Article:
Borders Follows Amazon and Barnes & Noble into E-Books
Kobo is the new name (as of November) of Shortcovers, an independent spinoff of Canadian chain Indigo Books & Music (IDG) that has raised $16 million in funding from a consortium of international booksellers, including Borders and REDGroup Retail, Australia and New Zealand's leading book retailer.
"Our partnership and investment in Kobo is a significant step in our digital strategy of providing eBooks however our customers want to consume them," Borders Group C.E.O. Ron Marshall said in a statement. "Borders shares Kobo's vision to provide any e-book on any device, and we look forward to working closely with Kobo on content and distribution."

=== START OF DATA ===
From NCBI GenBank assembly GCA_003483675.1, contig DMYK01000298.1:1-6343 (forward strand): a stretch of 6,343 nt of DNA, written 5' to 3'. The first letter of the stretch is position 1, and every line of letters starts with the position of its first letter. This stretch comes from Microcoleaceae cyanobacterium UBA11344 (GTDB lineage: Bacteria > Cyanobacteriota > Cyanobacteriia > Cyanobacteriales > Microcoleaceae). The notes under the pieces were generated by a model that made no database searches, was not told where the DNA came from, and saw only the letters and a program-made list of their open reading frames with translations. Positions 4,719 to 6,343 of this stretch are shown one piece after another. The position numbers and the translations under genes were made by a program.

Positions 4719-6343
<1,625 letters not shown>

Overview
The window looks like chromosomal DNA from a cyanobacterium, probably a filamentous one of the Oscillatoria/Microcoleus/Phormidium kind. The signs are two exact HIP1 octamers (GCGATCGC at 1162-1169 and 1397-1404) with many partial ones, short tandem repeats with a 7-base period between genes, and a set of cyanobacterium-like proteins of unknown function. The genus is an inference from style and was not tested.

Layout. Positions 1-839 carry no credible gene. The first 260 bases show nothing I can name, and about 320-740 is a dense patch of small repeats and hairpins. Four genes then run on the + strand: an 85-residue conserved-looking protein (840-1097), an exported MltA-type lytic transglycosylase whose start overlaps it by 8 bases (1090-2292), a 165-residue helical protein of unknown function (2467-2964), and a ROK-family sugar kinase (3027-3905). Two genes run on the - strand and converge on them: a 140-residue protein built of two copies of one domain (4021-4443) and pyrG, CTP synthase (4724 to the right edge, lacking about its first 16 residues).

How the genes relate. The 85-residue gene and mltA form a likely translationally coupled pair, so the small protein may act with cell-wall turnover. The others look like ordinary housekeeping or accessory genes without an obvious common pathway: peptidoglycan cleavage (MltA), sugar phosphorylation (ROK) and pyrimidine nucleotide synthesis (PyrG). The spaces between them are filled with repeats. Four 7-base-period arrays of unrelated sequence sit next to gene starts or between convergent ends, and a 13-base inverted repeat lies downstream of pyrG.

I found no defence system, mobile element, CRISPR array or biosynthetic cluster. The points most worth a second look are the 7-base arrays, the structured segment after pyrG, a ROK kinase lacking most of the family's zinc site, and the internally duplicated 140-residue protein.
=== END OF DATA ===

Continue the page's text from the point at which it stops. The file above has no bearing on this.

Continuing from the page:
The partnership means Borders will begin selling Kobo-branded mobile apps and, as speculated in Canadian trade publication Quill & Quire and confirmed in The New York Times, is preparing to sell a Kobo-branded e-reader as well.
Third Challenger in the Market
Kobo (then Shortcovers) in November filed a trademark with the Canadian Intellectual Property Office for a wireless e-reader called Kobo. (A search of the U.S. Patent & Trademark office did not reveal a similar filing.) Kobo plans to release more than one version of the e-reader with wireless connectivity, to be sold in Borders bookstores, the Times reports.
With a Borders-branded e-reader on the horizon, the retailer is jockeying for its piece of the e-book pie dominated by Amazon's (AMZN) Kindle. But the store also plays Johnny-come-lately to rival Barnes & Noble (BKS), which just released its own e-reader, nook, to mixed reviews. Borders now sells the Sony (SNE) Reader, with no plans to discontinue that partnership.
Still, it's a long way from two years ago, when Borders showed no interest in anything digital -- outsourcing that job to Amazon. But is it too, little, too late for Borders?